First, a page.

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Are Your Child’s Tummy Troubles due to an Allergy or Food Intolerance?

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It’s a fact of life: all kids get an upset tummy or diarrhea from time to time. But your child’s tummy trouble has been off and on for months, and you’re beginning to think it could be something he’s eating. Could it be a food allergy, or a food intolerance? And what’s the difference between the two?
Tummy Troubles: Allergy or Food Intolerance?
People use the terms interchangeably, but they are actually very different. Food allergies are caused by an abnormal immune system response: your body mistakenly identifies a specific food as harmful, and produces antibodies to fight it. The next time you eat that food, the antibodies alert your immune system and your body releases histamines and other chemicals into your bloodstream, causing an allergic reaction, which can include anything from hives to trouble breathing to more severe reactions that can even be fatal.
Food intolerance, on the other hand, does not involve the immune system. An intolerance occurs when the body can’t digest a food or food component properly, because the required enzyme is absent or not working properly. For example, people with a milk intolerance are unable to digest lactose, the sugar found in milk products. Normally, the enzyme lactase helps to digest these sugars and absorb them into the bloodstream. But people with low lactase levels can’t digest the sugars properly and they ferment in the large intestine, causing symptoms like cramping, flatulence and diarrhea.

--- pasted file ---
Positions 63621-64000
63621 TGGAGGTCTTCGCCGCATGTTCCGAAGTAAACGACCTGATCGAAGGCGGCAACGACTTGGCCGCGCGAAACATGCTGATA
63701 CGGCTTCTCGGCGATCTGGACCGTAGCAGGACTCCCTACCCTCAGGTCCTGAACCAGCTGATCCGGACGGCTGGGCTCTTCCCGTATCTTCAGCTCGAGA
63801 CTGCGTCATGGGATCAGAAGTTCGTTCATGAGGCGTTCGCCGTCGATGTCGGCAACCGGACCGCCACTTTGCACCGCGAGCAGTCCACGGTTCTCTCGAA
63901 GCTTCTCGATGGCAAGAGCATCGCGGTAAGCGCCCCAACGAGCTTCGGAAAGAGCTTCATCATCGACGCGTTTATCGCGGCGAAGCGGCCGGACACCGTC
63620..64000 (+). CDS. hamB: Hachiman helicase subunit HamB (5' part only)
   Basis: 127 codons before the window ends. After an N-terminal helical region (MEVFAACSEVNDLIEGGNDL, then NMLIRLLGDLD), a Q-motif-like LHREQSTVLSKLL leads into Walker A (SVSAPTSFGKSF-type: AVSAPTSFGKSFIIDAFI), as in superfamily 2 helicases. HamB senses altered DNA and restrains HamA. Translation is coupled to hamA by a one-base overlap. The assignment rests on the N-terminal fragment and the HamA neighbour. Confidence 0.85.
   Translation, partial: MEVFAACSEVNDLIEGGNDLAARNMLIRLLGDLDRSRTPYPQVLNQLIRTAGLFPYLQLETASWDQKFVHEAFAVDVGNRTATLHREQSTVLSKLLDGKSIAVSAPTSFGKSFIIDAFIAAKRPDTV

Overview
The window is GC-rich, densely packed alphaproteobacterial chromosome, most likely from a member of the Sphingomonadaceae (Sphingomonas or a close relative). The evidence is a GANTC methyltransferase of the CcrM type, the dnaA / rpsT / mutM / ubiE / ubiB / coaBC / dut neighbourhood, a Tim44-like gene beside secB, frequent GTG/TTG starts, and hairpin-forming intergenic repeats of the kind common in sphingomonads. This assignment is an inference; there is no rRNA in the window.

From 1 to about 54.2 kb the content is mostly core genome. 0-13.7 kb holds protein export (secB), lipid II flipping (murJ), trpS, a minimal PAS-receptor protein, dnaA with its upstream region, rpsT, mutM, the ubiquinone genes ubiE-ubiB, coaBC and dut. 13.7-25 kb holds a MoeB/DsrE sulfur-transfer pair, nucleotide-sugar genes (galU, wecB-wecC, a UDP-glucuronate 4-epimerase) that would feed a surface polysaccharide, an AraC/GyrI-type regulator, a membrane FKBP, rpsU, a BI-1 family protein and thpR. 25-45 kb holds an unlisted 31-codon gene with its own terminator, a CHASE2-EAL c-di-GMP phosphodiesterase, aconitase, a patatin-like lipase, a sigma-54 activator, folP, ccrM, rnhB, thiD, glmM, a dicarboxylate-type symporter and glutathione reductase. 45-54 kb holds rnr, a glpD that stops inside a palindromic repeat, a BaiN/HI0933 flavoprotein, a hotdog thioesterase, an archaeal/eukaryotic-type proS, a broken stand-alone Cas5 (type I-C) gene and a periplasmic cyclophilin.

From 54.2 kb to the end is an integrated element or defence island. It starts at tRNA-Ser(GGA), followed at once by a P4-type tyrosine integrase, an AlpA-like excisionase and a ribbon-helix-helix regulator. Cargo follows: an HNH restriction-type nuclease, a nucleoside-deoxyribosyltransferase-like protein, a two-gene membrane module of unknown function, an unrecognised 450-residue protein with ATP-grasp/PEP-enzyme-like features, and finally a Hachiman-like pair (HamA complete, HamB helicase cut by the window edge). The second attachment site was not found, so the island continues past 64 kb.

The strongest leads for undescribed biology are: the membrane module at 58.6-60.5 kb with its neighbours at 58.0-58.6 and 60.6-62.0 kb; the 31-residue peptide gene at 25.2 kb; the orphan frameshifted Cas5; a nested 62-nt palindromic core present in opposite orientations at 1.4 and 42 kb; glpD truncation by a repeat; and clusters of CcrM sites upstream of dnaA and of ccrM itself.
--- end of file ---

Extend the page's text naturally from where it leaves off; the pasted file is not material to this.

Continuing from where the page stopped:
“Food intolerance is much more common than food allergy,” says Dr. Mark Greenwald, an allergist and associate professor in the department of pediatrics at the University of Toronto. “True food allergies occur in about one percent of the population, but a much higher percentage believe they have them, when in fact, they probably have a food intolerance. Intolerances are much harder to confirm – we don’t have great testing for them at this point. I basically define a food intolerance as any food or food group that troubles the child’s gastrointestinal system, that is not immune-related.”
If you think your child might have an allergy or intolerance, Dr. Greenwald says the first step is to take him to the doctor, and ask for a referral to an allergist. “We do not suggest people start trying to diagnose things on their own, or eliminate things from their child’s diet. Elimination diets are a good technique, but if done improperly, they can create deficiencies. They’re actually extremely difficult to do, and require supervision and a support system in place to do them safely and effectively.” The allergist may perform a skin “prick test” to determine if your child has allergies – “still the gold standard in allergy diagnosis,” says Dr. Greenwald.
The good news? Even if your child is diagnosed with a food allergy, he will very likely outgrow it, with the exception of peanut allergies, of which only 20 to 40 percent are outgrown. And food intolerances are transient as well; the enzyme deficiency often heals or changes as the body matures, and the intolerance eventually goes away. “Food allergies in children often evolve into environmental allergies as adults – what we call the Allergic March,” says Dr. Greenwald. “But food intolerances usually just go away, and they are not a predictor of future problems.” 

Allergy vs. Intolerance

Food Allergy

CAUSE: an immune system response
SYMPTOMS: can include hives or a rash, swelling of the lips, face, tongue and/or throat, tingling in the mouth, trouble breathing, dizziness and fainting. Can also include gastrointestinal symptoms like those of a food intolerance.
NOTE: Requires a first exposure to a food to “prime” the allergy – after that, even a very small amount of the food can cause a reaction; can be fatal if allergy is anaphylactic.

Food intolerance

CAUSE: a reaction in the digestive tract
SYMPTOMS: usually gastrointestinal (bloating, gas, nausea, diarrhea) but can also include headache, fatigue and “brain fog” (inability to focus)
NOTE: Often less severe than a food allergy – person can sometimes eat small amount of the food without a reaction.

Photo by iStockphoto

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